using carbon, raising their costs, and then reimburse them with the same
dollars, less the governments take, then how did you create a cost incentive to
not use carbon fuels.This would be taxing it then subsidizing its
use. Except the government steals more tax dollars.
The problem is not coal. If coal is scrubbed of particulates, nitrogen and
sulfur oxides it is pretty clean. Besides the plants are not even in the
valleys. Natural gas is a clean fuel for power plants and autos and trucks. As
Nonames says it is not that expensive or difficult to go to natural gas for
surface vehicles. And the fuel is comparable or less than gasoline.
I would suggest initially starting by having government buy natural gas powered
vehicles for their state, county, city needs. As more and more vehicles are so
fitted the private sector will get involved thus dramatically lowering
Just live.with an asthmatic and you'll know how bad the.air can be here.
Blah, ba blah, ba blah, blah, blah.We live in a bowl. We live in a
bowl. We live in a bowl. We get inversion especially bad in January and
February. When the weather cooperates, we have the cleanest and clearest air.
When it does not, we don't.There is no fix to the inversion.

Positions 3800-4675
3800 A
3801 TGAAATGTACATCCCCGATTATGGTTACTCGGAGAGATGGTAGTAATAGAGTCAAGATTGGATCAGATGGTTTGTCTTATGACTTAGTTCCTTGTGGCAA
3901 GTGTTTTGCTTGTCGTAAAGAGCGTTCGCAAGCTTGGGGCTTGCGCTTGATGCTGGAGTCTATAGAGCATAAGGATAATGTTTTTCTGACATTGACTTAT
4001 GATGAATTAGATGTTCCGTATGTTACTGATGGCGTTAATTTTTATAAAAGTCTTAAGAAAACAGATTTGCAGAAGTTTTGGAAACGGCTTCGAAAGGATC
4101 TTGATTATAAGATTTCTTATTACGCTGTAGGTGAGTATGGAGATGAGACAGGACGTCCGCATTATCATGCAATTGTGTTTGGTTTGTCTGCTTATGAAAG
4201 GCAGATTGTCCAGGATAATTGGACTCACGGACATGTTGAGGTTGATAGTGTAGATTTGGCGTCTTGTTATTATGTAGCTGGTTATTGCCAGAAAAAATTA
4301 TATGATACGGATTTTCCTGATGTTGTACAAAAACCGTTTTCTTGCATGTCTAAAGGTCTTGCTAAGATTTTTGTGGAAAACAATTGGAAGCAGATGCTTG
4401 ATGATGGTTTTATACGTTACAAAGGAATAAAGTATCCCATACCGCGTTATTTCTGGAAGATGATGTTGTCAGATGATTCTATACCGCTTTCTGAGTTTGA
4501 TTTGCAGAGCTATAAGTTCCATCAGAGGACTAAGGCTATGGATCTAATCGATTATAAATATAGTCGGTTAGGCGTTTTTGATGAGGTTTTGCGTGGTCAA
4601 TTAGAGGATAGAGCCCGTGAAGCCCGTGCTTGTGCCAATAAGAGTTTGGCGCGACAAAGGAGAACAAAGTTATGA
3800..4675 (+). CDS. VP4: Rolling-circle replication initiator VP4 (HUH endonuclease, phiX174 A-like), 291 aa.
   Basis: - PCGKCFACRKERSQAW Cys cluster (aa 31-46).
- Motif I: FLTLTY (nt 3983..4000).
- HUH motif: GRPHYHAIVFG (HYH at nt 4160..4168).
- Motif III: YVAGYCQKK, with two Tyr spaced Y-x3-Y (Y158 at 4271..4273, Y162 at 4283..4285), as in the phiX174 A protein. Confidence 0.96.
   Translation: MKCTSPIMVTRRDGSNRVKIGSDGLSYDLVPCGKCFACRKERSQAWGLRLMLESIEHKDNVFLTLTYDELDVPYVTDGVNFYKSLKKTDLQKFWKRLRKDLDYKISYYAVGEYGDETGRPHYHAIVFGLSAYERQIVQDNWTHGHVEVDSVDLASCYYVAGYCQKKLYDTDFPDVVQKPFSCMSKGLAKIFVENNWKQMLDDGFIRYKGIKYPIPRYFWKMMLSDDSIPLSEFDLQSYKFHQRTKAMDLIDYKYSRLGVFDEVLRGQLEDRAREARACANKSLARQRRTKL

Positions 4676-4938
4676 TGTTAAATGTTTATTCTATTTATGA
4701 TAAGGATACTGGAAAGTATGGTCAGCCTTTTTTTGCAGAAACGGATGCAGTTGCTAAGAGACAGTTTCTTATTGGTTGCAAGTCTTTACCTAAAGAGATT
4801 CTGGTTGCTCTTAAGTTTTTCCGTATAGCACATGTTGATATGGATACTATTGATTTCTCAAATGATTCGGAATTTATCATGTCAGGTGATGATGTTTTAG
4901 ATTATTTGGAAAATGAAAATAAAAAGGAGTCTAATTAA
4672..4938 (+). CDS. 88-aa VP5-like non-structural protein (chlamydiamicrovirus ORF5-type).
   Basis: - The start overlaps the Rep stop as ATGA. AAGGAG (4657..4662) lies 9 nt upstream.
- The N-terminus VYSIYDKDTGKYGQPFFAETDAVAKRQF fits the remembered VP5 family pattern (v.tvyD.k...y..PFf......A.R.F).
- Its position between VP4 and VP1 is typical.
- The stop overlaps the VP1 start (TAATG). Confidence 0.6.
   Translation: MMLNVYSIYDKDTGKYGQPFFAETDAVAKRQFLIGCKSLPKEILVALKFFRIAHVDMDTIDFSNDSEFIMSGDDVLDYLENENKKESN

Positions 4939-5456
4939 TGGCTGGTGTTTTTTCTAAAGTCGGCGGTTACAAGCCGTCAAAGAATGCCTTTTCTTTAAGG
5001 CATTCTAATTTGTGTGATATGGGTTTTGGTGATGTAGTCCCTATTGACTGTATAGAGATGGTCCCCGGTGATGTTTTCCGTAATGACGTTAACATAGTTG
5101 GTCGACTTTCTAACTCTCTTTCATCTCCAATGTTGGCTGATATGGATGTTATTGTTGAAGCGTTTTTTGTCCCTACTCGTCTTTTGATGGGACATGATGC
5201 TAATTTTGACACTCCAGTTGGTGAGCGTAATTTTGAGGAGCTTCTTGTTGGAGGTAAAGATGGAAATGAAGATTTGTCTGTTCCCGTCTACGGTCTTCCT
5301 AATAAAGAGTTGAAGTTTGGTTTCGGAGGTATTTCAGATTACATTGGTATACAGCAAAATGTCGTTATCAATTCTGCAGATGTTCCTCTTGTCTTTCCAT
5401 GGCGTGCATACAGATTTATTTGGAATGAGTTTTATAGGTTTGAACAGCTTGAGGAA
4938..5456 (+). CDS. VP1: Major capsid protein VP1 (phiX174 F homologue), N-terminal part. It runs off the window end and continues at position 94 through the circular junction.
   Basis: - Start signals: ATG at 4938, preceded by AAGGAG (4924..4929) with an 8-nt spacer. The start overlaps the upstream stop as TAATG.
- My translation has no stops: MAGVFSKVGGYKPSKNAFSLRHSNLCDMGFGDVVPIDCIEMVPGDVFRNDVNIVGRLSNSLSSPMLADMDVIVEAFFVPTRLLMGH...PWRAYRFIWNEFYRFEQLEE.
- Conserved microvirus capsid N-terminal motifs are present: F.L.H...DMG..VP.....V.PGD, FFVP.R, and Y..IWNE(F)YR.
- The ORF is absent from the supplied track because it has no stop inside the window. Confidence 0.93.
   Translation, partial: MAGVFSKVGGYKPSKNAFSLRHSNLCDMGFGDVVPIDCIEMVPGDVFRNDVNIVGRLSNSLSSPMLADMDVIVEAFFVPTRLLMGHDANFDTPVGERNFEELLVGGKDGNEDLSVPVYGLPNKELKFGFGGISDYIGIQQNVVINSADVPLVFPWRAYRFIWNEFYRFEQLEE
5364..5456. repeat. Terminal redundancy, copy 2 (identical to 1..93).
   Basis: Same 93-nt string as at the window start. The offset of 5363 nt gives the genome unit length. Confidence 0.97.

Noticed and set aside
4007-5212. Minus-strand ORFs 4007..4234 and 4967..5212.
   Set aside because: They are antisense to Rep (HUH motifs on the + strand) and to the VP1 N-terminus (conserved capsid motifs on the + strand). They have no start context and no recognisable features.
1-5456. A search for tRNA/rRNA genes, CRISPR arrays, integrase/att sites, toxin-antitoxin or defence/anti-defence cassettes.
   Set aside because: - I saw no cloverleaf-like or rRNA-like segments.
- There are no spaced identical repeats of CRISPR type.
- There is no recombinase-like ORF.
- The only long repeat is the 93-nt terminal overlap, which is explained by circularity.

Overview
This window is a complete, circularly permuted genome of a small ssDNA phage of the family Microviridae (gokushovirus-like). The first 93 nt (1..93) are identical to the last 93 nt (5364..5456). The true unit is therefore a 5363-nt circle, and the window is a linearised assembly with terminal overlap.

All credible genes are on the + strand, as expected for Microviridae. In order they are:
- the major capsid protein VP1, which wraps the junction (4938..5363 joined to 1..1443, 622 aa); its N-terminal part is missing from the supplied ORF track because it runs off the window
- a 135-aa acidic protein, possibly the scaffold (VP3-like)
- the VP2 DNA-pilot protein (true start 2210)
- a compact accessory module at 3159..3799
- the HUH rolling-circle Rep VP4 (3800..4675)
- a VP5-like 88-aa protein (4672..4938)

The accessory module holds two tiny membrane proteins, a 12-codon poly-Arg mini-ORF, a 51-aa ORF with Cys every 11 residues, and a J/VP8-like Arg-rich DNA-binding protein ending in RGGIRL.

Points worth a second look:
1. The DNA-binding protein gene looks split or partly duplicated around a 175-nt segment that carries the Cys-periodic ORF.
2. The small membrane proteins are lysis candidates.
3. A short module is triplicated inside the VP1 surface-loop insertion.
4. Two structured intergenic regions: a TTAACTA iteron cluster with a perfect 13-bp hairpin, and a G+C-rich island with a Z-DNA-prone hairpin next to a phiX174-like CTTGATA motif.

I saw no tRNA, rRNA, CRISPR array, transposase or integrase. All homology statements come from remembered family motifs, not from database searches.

To Impartial7:re: "You couldn't be more off the mark. Those
technologies already exist and are in use in most places in our country.
"Right, got it. Once again, short on any details, at all. What
specific technologies and what regulations? Our climate, geography, population
density and economy are quite different/unique on the Wasatch Front. This
isn't California where natural gas heating isn't needed much, or San
Francisco where there is little need for air conditioning in the summer. We
don't have the population density to justify multi deca-billion dollar mass
transit like a subway system or high-speed electric trains. We need cars in our
suburban-like, modest density Wasatch Front. We don't have tens of
thousands of $300k+ jobs on the Wasatch front that will support most people
buying $40k+ electric cars, especially with our larger family sizes, charitable
contributions, and public ed needs.Come on, specifically, what would
you propose to SIGNIFICANTLY cut emissions and pollution without imposing very
expensive costs on our economy and hurting job growth desperately needed for one